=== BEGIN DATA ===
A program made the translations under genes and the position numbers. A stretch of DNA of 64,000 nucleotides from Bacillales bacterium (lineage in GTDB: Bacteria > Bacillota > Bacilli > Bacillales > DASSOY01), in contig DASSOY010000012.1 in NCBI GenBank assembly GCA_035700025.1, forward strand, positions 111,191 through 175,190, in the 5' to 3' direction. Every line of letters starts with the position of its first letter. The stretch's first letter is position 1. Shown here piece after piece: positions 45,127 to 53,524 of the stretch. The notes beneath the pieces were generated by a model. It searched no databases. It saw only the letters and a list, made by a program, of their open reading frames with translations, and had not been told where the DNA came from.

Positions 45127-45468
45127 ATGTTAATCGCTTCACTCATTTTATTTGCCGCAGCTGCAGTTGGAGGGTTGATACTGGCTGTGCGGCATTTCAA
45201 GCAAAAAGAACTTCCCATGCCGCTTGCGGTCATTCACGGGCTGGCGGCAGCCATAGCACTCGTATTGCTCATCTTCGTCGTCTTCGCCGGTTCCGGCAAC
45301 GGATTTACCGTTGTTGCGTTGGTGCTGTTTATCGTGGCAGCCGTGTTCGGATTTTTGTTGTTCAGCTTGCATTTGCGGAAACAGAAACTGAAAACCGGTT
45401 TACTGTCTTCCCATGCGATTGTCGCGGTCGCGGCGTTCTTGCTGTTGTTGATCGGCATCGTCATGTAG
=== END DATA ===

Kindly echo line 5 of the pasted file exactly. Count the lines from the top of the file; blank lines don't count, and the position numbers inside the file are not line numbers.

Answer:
45301 GGATTTACCGTTGTTGCGTTGGTGCTGTTTATCGTGGCAGCCGTGTTCGGATTTTTGTTGTTCAGCTTGCATTTGCGGAAACAGAAACTGAAAACCGGTT